Thanks to an unanticipated U-turn from Senator Joe Manchin, Senate Democrats have reached a deal on a new reconciliation bill that, if passed, would offer the most funding in history to curb carbon emissions and protect energy security. It’s framed as the Inflation Reduction Act, because it raises funds by upping taxes on the wealthy, and aligns the U.S. with a global minimum corporate tax rate of 15%. But it also finance initiatives reducing the cost of health care and climate.
The climate aspects are the most significant: $369 billion in total. “By a wide margin, this legislation will be the greatest pro-climate legislation that has ever been passed by Congress,” Senator Chuck Schumer said when announcing the act. The legislators suggest it will reduce emissions by 40% of 2005 levels by 2030, most of the way to Biden’s goal of 50%.
Here are some of the key provisions in the bill:
- More than $60 billion for companies to bring clean energy manufacturing into the U.S. from overseas, including $30 billion of production tax credits for wind turbines, solar panels, and batteries.
- Tax credits for consumers to invest in clean energy to make homes more energy efficient, by switching to electric appliances, electric HVAC, and rooftop solar. The credits will last for up to 10 years, replacing the former 2-year expiration period.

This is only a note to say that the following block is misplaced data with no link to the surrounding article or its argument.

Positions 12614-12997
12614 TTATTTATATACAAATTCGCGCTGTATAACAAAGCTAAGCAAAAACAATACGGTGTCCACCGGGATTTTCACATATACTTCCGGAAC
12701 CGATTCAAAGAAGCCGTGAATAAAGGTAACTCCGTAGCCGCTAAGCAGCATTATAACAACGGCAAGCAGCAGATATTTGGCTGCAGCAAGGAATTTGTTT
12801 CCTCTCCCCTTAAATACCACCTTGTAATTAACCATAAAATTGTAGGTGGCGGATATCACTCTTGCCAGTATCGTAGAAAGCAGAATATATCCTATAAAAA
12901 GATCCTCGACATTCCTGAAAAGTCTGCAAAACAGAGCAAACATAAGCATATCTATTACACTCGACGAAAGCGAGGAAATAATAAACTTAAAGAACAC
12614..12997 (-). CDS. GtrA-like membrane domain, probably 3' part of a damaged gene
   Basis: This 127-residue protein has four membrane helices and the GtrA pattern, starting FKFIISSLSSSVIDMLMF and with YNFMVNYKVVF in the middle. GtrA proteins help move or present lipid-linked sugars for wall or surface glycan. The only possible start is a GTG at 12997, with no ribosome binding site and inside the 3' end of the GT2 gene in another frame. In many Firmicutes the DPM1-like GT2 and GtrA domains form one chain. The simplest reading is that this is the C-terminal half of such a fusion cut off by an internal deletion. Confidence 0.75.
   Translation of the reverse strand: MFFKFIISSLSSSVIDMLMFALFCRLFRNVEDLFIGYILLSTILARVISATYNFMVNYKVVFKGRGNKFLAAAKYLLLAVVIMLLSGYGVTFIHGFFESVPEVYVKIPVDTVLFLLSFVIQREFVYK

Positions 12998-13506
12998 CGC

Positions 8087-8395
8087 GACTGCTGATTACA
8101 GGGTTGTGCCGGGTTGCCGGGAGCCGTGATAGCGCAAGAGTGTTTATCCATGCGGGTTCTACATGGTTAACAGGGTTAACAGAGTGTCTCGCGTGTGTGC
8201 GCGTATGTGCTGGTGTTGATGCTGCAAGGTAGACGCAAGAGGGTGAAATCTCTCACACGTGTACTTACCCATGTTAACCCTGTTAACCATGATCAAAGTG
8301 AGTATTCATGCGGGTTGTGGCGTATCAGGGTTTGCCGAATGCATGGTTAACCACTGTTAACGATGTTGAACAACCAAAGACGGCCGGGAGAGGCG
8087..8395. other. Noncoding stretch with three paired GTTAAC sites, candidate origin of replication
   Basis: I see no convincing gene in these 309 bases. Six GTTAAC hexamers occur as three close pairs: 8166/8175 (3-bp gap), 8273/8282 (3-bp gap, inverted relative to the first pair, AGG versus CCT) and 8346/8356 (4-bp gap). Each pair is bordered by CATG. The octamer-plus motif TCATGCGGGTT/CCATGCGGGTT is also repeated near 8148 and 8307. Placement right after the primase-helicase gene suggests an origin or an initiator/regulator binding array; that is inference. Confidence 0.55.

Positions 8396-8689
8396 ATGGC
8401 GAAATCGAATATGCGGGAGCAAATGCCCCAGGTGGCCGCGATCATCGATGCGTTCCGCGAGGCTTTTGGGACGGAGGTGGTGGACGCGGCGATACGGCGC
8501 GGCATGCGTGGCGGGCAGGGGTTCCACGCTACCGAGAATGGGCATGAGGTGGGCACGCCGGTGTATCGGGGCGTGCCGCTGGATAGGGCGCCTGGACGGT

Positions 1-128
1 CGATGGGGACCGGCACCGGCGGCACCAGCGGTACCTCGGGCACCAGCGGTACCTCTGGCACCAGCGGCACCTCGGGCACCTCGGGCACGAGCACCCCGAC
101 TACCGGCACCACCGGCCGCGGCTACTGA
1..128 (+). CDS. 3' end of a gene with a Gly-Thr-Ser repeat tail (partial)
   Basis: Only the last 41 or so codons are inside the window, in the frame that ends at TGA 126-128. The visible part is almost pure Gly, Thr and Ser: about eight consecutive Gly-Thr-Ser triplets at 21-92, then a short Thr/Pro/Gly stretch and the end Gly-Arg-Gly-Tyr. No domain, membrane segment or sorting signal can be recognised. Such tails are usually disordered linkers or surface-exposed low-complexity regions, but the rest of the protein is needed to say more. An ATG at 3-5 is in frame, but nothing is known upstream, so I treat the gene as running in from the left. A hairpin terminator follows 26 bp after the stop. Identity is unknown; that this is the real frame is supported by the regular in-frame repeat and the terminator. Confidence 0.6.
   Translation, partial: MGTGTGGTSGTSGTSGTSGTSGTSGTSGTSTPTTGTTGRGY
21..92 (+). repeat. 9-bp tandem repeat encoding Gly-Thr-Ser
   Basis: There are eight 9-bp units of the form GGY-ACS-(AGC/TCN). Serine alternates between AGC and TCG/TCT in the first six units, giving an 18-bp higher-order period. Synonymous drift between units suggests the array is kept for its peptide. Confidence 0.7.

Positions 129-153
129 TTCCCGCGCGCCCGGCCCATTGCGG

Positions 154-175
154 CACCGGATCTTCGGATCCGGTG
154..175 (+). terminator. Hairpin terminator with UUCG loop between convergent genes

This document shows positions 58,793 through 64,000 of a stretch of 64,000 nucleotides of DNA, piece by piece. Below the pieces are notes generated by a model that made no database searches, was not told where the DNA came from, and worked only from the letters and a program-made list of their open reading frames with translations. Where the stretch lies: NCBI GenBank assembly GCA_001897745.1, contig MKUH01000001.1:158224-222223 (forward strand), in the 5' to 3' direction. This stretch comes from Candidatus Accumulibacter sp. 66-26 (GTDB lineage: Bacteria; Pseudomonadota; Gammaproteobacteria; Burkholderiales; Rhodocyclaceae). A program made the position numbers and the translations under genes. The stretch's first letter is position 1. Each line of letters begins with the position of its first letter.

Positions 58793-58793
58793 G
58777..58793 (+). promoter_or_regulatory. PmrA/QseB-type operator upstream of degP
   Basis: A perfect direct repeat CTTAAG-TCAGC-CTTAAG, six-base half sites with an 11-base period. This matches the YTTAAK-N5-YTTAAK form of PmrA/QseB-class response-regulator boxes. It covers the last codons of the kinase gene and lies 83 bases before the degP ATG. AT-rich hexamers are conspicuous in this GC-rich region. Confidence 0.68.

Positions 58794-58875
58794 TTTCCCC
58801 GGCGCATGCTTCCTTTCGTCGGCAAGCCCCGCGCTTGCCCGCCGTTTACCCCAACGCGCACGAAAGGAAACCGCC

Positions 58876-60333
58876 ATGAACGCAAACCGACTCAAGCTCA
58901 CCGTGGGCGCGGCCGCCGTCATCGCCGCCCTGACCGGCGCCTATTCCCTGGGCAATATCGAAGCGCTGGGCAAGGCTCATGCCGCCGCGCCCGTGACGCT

- Tax credits for low-income car buyers: $7,500 for a new electric vehicle, or $4,000 for a used one.
- $60 billion for environmental justice, to relieve the burden of issues like pollution on low-income communities and communities of color, and to provide equitable transportation services and economic investment in clean technologies.
- Tax credits to lower emissions across industry sectors, from transportation to manufacturing.
- $20 billion to support climate-smart agricultural practices.
- $5 billion in grants to support fire-resilient forests, and increase forest conservation and urban tree planting, and $2.6 billion to restore coastal habitats.
It’s worth noting there’s also some support for fossil fuels further down the text of the bill, including mandates for new lease sales for oil and gas drilling in the Gulf of Mexico and Alaska, provisions that appeared to help sway Manchin. “It is truly all of the above, which means this bill does not arbitrarily shut off our abundant fossil fuels,” the West Virginia senator said in a statement. The bill must still pass the Senate—where some Democrats still haven’t signed on—and then the House before becoming law; so, many of the provisions could still change.